Edited by Starise
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The thing that stuck me most in the article was

"By far the most rewarding part of the journey has been the support of a vibrant and growing community of new users and long time supporters, who have made a home in our new discussion forums."

I have to say that I am not really noticing the growing "community" of new users.  When I step over to the bandlab site I see crazy busy activity, but I have no idea how many of those users know about CbB.  When I come to the CbB forum it seems like a fantastic brew pub with a terrible location.  Practically Everybody who is there  raves about the quality, but there are a lot of empty tables.

I am not sure how airing the dirty laundry of the past helps promote the product other than exhibiting the persistence of the platform.  I would have liked to see the article extol the virtues more staunchly, instead of the simple bullet list under "What does Cakewalk look Like Now?"

Otherwise, it was great to see CbB get a nod outside of the enclave.  I have only used one other DAW, and that was Adobe Audition, but they do not support midi platform in any significant way (it is a great wave editor).   I love Cakewalk DAW, I dabbled with others, but I'll dance with the girl that brung me

Anyway,  that's my little squeak, germane or not.

 

 

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Very good testimonial to the strides you guys have made and continue to make.  Now, who would have expected that on a Pro Tools Site.    Good objective analysis.  Thanks for the link.

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It's not a Pro Tools/Avid site, the same people have a Studio One Expert site. I suspect it may be they're concerned that in the future, Pro Tools won't be the powerhouse it always was, and so they'll need to broaden their horizons.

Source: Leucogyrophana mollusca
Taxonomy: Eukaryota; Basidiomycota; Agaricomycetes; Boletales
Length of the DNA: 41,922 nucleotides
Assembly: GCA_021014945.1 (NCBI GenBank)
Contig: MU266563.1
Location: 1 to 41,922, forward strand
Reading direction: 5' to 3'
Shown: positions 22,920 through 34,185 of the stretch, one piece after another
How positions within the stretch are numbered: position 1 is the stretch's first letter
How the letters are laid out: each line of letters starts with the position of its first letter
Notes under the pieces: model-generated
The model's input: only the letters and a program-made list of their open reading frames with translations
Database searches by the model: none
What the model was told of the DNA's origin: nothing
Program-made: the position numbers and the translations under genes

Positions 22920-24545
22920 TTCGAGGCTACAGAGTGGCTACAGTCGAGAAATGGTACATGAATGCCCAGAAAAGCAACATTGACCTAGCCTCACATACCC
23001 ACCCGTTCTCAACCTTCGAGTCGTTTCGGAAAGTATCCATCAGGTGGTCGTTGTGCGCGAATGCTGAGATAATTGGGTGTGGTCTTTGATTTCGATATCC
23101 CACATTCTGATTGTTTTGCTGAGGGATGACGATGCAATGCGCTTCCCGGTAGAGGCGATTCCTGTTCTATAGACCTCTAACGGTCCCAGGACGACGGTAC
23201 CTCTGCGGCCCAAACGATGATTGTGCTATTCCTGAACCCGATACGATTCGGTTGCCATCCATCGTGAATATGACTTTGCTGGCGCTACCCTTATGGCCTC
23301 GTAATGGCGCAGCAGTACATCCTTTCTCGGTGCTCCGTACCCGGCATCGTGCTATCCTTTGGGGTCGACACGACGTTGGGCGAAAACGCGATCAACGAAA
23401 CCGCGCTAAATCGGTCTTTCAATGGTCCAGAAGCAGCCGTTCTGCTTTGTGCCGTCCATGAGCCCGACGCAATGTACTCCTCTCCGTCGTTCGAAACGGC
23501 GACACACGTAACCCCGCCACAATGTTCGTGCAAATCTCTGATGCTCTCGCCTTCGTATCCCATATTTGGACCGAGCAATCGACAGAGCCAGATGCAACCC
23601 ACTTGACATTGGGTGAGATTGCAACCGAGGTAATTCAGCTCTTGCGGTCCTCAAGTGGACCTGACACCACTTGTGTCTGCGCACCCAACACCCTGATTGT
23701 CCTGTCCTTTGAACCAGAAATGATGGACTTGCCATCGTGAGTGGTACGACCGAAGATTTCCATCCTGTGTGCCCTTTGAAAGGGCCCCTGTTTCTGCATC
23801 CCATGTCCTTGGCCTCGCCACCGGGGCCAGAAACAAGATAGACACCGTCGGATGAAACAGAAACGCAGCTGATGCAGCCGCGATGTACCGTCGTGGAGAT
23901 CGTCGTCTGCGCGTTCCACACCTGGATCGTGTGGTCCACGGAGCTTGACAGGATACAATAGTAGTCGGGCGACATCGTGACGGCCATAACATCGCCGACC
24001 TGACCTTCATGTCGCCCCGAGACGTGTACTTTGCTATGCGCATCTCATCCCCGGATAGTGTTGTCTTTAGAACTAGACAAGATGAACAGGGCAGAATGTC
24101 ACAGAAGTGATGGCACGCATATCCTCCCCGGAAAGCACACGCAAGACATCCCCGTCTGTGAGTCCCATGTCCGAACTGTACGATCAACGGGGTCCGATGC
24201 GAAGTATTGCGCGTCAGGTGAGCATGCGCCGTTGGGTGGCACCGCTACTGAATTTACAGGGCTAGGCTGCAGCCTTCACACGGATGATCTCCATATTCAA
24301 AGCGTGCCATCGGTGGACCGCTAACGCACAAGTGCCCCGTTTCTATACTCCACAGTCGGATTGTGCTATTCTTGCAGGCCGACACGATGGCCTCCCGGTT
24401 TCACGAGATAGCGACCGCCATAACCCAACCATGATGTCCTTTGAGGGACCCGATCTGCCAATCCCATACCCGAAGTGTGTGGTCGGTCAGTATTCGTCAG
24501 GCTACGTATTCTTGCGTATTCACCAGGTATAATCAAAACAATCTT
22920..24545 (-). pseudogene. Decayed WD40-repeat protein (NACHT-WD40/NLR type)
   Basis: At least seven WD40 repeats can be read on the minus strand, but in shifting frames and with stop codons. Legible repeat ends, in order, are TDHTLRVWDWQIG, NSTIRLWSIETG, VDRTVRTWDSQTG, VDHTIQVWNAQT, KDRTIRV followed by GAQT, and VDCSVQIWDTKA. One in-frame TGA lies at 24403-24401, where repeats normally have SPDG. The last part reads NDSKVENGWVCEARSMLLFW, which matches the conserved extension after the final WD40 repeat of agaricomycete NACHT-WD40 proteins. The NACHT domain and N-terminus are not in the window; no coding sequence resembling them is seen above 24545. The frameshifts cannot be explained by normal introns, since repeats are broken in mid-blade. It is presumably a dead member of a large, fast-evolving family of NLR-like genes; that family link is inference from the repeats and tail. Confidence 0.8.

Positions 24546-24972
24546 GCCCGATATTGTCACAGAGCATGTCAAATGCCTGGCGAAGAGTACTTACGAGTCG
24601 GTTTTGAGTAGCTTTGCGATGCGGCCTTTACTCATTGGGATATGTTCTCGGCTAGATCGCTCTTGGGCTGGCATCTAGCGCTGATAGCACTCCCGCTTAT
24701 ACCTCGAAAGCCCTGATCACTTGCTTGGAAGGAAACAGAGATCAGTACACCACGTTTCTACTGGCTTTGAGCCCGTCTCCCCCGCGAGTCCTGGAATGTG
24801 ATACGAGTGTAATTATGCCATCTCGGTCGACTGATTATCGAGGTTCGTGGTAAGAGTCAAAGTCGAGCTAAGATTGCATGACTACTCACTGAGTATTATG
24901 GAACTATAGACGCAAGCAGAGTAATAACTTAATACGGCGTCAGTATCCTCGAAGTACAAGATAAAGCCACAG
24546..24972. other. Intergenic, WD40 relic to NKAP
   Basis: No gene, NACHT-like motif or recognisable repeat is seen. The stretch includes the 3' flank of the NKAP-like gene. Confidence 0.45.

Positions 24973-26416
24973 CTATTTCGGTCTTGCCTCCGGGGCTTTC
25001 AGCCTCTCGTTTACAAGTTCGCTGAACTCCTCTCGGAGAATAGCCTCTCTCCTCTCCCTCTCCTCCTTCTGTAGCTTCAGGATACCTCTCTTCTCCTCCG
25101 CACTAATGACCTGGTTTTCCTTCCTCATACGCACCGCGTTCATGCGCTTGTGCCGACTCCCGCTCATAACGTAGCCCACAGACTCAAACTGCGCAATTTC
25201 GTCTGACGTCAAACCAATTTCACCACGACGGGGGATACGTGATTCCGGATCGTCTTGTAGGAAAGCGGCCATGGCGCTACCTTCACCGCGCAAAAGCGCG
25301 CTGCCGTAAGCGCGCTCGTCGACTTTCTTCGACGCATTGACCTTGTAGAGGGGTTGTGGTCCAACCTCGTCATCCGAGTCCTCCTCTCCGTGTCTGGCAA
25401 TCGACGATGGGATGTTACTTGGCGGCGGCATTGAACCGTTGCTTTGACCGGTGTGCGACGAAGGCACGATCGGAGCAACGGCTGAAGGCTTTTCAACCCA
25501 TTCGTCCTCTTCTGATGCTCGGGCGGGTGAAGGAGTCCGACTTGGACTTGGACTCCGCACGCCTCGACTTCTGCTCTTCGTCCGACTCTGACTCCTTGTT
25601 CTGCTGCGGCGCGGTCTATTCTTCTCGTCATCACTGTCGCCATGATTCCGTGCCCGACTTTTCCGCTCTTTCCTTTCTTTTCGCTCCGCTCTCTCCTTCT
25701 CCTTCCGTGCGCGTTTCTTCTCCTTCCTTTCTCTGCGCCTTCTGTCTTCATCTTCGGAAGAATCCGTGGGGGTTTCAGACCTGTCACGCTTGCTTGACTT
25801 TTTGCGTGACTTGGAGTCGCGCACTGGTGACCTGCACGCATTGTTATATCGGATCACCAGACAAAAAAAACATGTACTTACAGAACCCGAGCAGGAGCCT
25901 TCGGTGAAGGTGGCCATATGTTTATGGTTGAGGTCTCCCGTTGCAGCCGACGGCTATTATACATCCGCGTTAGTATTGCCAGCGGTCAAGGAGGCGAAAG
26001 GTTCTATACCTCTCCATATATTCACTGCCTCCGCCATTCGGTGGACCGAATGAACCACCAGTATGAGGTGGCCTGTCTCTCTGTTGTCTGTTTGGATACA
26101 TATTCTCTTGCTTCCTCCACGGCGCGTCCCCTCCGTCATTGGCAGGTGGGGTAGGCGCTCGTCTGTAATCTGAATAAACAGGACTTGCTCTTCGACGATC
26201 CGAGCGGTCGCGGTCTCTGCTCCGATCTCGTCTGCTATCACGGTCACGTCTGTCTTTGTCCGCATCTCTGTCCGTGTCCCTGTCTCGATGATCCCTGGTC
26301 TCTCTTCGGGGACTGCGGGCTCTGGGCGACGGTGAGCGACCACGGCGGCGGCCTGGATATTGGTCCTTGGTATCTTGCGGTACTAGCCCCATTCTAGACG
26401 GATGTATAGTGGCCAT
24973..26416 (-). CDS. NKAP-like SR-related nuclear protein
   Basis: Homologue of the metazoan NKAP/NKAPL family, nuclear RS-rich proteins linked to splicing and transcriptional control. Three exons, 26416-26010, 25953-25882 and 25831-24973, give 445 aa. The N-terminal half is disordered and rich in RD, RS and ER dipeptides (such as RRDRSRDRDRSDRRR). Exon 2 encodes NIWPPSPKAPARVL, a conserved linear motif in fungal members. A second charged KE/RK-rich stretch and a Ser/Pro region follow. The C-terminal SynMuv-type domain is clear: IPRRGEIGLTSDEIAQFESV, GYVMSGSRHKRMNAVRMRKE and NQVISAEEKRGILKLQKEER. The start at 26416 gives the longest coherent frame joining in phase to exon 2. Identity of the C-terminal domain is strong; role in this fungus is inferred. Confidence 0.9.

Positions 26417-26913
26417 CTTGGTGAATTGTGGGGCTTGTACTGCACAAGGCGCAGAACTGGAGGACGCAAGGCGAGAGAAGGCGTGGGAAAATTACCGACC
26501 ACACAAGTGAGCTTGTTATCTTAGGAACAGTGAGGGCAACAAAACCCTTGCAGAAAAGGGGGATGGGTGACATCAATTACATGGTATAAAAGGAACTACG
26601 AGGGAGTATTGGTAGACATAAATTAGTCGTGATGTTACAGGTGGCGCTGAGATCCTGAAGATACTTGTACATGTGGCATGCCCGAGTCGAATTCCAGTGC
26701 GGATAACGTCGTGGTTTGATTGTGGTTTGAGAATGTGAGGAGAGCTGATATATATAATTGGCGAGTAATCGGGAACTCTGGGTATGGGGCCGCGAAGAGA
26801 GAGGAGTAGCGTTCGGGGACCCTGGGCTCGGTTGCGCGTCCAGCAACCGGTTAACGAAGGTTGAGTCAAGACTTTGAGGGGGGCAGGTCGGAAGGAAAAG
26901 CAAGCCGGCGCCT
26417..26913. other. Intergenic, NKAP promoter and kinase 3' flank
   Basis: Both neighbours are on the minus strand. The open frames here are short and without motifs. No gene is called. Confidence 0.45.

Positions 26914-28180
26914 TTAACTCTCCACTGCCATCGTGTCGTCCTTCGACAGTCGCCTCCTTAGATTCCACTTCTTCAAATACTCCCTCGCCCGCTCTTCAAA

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Posted (edited)
2 hours ago, Craig Anderton said:


It's not a Pro Tools/Avid site, the same people have a Studio One Expert site. I suspect it may be they're concerned that in the future, Pro Tools won't be the powerhouse it always was, and so they'll need to broaden their horizons.

It actually is a Pro Tools site (note their domain name). They have expanded to other DAWS, however, and have actually copyrighted the phrases "Pro Tools Expert," "Logic Pro Expert," and "Studio One Expert," so no one else can be an official internet "expert" on any of those products. Maybe you or I should copyright "Total Expert on Everything."

From their disclaimer in the footer: Pro Tools Expert, Logic Pro Expert, Studio One Expert and Production Expert are all copyright and cannot be used without permission.

Edited by Larry Jones
clarity
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2 hours ago, Larry Jones said:

It actually is a Pro Tools site (note their domain name). 

From their legal and privacy tab: "All rights reserved. This site is not connected or affiliated with AVID or its associated companies/brands/trademarks."

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Posted (edited)
1 hour ago, Craig Anderton said:

From their legal and privacy tab: "All rights reserved. This site is not connected or affiliated with AVID or its associated companies/brands/trademarks."

He means that the site exists primarily to cover Pro Tools-related topics, not that it is  site owned and operated by Avid (the owners of the Pro Tools product).

The way "iMore" is an "Apple Site."

Mobile Nations has sites for all major ecosystems (Android, Windows, Apple) - so this site can simply be diversifying in a similar way.  If it's popular, and it will draw new readers, it's kind of a no brainer to go there...  Unless you're just an independent person running their own personal fansite 😛

4 hours ago, razor7music said:

I'll keep that link handy the next time someone slams CW as abandonware.

Abandonware shouldn't be taken literally.  It's just the most apt term to describe people's view of the product's development pace.

The people who do that tend to cite reasons other than whether or not the new owners have added in a feature here or there.

If you read the Last Review on SoS for Sonar Platinum, almost nothing has changed since then.